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Agincourt Force Substitution


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#41 Stuart Galbraith

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Posted 11 September 2019 - 0225 AM

By eck, we were advanced back then werent we. :)


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#42 DougRichards

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Posted 11 September 2019 - 0227 AM

 

 

Its worth remembering, armour back then was very expensive. You are looking at the vast majority of the rich, the commanders, owning a set. But the vast majority of the men at arms, archers, crossbowmen would probably have been lucky to own a helmet. There is a big fixation on the charge of the French cavalry at Agincourt, but it seems unlikely to me they had 20000 armoured knights. Far more likely they had maybe a a thousand max armoured, and maybe (how many it really was) men at arms that didnt have any.

 

I think perhaps we are getting fixated on armour performance, overlooking the majority of people it was fired at didnt have anything like the suit there. It is after all, a lot cheaper to make an arrow than a suit of armour.

 

 

Perhaps we should remember the Battle of Crecy, where the French had 12,000 mounted knights / men-at-arms and 8,000 mercenary crossbowmen.

 

After the crossbowmen were worsted by the English longbow (probably by a higher rate of fire rather than armour penetration as neither the crossbowmen nor the English archers were armoured) the French knights etc charged the English line, through the crossbowmen who were 'retiring'.  In effect the mercenary crossbowmen were simply nasty speedhumps to the charging French armour, probably leading to many fallen horses and unhorsed (violently) armour. 

 

At Argincourt once a percentage of French horses had been killed by arrows they too would have simply been obstacles to following battles of mounted troops, much like the Genoese at Crecy.


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#43 DougRichards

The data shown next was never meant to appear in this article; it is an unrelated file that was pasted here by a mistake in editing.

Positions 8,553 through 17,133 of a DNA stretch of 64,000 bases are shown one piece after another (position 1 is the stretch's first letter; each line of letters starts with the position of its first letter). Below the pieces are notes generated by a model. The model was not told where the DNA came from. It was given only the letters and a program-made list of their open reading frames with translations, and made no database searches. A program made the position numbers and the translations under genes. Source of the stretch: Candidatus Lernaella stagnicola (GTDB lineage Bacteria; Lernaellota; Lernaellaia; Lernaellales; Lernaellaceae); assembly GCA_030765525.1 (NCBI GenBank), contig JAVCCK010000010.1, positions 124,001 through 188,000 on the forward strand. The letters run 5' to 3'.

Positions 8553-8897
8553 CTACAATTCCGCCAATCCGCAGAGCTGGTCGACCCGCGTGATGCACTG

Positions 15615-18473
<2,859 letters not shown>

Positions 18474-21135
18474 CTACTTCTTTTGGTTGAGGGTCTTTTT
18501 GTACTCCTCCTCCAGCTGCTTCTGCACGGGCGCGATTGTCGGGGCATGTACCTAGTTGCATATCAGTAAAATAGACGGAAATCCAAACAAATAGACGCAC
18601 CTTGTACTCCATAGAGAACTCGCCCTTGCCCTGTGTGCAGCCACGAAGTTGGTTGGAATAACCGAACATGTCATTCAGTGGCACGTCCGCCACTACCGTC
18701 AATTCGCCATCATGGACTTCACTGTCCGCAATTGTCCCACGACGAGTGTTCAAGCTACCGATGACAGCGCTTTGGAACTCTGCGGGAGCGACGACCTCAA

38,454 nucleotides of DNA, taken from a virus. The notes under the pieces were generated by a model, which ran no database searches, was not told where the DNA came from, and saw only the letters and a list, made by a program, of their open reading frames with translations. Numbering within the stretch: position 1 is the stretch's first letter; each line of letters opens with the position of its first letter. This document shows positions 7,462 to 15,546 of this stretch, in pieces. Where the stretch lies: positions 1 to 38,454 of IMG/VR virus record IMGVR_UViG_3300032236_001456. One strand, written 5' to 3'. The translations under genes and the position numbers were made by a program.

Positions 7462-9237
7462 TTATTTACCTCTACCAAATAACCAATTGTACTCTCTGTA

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Posted 11 September 2019 - 0233 AM

By eck, we were advanced back then werent we. :)

 

Cyberpunk on steroids

 

1076156520.jpg


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#44 DougRichards

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Posted 11 September 2019 - 0244 AM

Actually, that leads to another potential force substitution:

 

In 1775 the French were the allies of the Americans.

 

What about Washington and his Continentals in substitute for the Mongols / French at Argincourt?  The idea of muskets v longbows comes back into play, but the Continentals may have been successful in capturing Henry V's airfields.


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#45 Stuart Galbraith

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Posted 11 September 2019 - 0246 AM

 

 

 

Its worth remembering, armour back then was very expensive. You are looking at the vast majority of the rich, the commanders, owning a set. But the vast majority of the men at arms, archers, crossbowmen would probably have been lucky to own a helmet. There is a big fixation on the charge of the French cavalry at Agincourt, but it seems unlikely to me they had 20000 armoured knights. Far more likely they had maybe a a thousand max armoured, and maybe (how many it really was) men at arms that didnt have any.

 

I think perhaps we are getting fixated on armour performance, overlooking the majority of people it was fired at didnt have anything like the suit there. It is after all, a lot cheaper to make an arrow than a suit of armour.

 

 

Perhaps we should remember the Battle of Crecy, where the French had 12,000 mounted knights / men-at-arms and 8,000 mercenary crossbowmen.

 

After the crossbowmen were worsted by the English longbow (probably by a higher rate of fire rather than armour penetration as neither the crossbowmen nor the English archers were armoured) the French knights etc charged the English line, through the crossbowmen who were 'retiring'.  In effect the mercenary crossbowmen were simply nasty speedhumps to the charging French armour, probably leading to many fallen horses and unhorsed (violently) armour. 

 

At Argincourt once a percentage of French horses had been killed by arrows they too would have simply been obstacles to following battles of mounted troops, much like the Genoese at Crecy.

 

 

I seem to recall at Crecy the Crossbowmen (Genovese mercenaries maybe) were compelled to advance (for whatever reason) without their shields, which were what they prefered to shelter behind whilst rewinding their crossbows. And when they took the entirely predictable amount of casualties and ran, the French ran them down as traitors. But nobody ever liked Crossbowmen anyway.